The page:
What to Know About the Mortgage Credit Certificate

First-time homebuyers should take advantage of this little-known program.

I discussed mortgage credit certificates a few years ago, but now we have so many millennial first-time homebuyers that I thought it was a good idea to remind you about them. Be sure to ask your lender if they’ve been approved by your state and local governments to sponsor you for the MCC. 

So what does the MCC do for you? Suppose that you pay $20,000 in annual interest. With the MCC, Los Angeles County allows a tax credit of up to 20% on that amount. If the credited amount has already been deducted from your paycheck, you’d get a refund back.

 

Many people who do qualify for the MCC aren’t 

aware it even exists. 



To be eligible for the MCC, your FICO score has to be above 620. For a two-person household, you can earn up to $135,000 and still be eligible. For a three-person household, you can earn up to $153,000. Most first-time buyers in Los Angeles who can afford to buy a home are also eligible for the MCC—that’s great news that you should share with any millennials and first-time buyers you know who are thinking of buying a home. Many people who do qualify for it aren’t aware it even exists. 

If you have any questions about the mortgage credit certificate, don’t hesitate to reach out to me. In the meantime, stay safe!

What If Your Appraisal Price Doesn’t Match the Contract Price?

You have a couple of options when your sales price differs from your appraised value.


What happens when there’s a difference between your home’s sale price and the appraisal value? This

conundrum comes up a lot when there are big increases in property values over a short period.

Well, we have a couple of ways to address the issue:


    1. The agent can submit a rebuttal. Your agent can compile a list of comparable sales and send it

        to the appraisal company to show them why the appraised value was formed in error. Appraisers
        aren’t perfect, and increased business can add pressure to their jobs, causing them to make
        mistakes. However, most rebuttals aren’t accepted, except in the cases of short sales.

    2. Try to negotiate. If the rebuttal isn’t successful, it’s time to try negotiating. Most of the time, buyers
       in our market have to come up with the difference between the appraised value and the sales price,
        so a good negotiation tactic is to cut that difference in half—especially in the case of FHA loans.
        The reason that sellers must yield half of the difference is that the appraised value will stay on the
        record for 120 days. If you don’t sell to the FHA buyer, you’ll be locked into that appraised value for four
        months.

This conundrum comes up a lot when there 

are big increases in property values 

over a short period.

If you’d like more details on how to navigate this issue, don’t hesitate to reach out to me. I love to

respond to your questions. Hope to hear from you soon!

How Do SBA Loans Make Commercial Property Cheaper?

Here’s what you should know about the SBA loans in the new stimulus bill.

You all know by now that I’ve been following the financial world for the last few years. Today I have a piece of information that I’m excited to share with you, and I hope you share it with your friends and family.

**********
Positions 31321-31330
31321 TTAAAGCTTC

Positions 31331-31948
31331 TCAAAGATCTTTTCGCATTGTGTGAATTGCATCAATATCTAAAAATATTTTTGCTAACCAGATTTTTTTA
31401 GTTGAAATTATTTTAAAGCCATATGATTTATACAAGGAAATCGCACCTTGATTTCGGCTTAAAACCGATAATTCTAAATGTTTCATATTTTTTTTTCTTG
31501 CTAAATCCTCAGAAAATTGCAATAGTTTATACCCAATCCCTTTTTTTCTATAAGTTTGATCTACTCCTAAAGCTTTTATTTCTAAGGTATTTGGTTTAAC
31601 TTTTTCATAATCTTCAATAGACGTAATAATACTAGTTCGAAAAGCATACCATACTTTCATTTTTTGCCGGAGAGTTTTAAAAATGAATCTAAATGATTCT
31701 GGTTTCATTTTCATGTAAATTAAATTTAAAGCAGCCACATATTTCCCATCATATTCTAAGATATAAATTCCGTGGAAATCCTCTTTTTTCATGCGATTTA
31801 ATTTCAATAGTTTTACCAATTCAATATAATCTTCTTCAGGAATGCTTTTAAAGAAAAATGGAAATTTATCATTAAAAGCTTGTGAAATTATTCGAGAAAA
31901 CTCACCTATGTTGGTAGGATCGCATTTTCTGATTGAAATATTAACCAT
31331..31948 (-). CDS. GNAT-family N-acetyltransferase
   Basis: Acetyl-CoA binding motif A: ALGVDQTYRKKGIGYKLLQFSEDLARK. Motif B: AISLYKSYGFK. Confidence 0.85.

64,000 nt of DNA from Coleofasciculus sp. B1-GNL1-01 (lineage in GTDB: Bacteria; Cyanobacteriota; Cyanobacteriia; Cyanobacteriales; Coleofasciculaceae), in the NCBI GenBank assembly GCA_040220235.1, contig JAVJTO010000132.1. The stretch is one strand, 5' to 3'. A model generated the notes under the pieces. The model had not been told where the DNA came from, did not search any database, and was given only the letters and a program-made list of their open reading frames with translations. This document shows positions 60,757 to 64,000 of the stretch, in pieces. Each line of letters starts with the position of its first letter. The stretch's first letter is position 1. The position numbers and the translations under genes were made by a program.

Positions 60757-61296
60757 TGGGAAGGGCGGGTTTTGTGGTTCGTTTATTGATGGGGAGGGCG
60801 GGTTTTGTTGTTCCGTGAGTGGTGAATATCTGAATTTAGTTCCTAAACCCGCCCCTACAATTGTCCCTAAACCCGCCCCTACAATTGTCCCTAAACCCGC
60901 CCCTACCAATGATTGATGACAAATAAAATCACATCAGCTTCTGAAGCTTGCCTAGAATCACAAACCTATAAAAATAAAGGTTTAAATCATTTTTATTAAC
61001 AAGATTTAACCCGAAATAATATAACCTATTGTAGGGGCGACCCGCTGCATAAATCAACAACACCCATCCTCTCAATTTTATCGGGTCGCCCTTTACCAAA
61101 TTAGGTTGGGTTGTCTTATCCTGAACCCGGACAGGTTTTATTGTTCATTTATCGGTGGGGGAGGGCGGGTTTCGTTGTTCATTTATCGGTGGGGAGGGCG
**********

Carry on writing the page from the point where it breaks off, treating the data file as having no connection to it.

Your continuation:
With the new COVID-19 stimulus package, SBA loans are here. Traditionally, it carried a 2.3% rate on a guaranteed fee, but that has now been cut in half to 1.5%. The origination fee has been eliminated as well. When you close a loan, SBA will also pay your first three months of your mortgage.


Why is this so exciting? Buying property for yourself or your business will end up costing less than renting if you take advantage of these rates. With the SBA loan at 2.5% over 25 years and 3.5% fixed for 25 years, the two-blend rate is roughly 3%, for conversation's sake.



   The payment on these loans is fixed for 25 years.   



Here’s a real example of the savings you could see on an industrial building: Let’s say you found something for $210 per square foot and finance $189 per square foot of the purchase after putting 10% down. After a 25-year amortization period at 3%, the cost ends up being 90 cents per square foot. That’s pretty much the rent you’d be paying right now for this kind of building.


Now an example of a commercial property: Let’s say it’s $400 per square foot and you finance 90% ($360 per square foot) after a 10% down payment. That will be a payment of $1.71 per square foot, which is considerably lower than the $2-per-square-foot average for rent. The payment is fixed for 25 years and the rate will stay the same.


Finally, let’s compare apples to apples by talking about the net lease, which covers the insurance on the building. On top of that, I always talk about appreciation in California, which is roughly 6% per year. Let’s say your industrial building goes from $210 to $250 per square foot, a 15% increase. The magnified return from your down payment on this is 1500%.


If you have any questions for me about this topic or other real estate questions, don’t hesitate to reach out via phone or email. I look forward to hearing from you soon.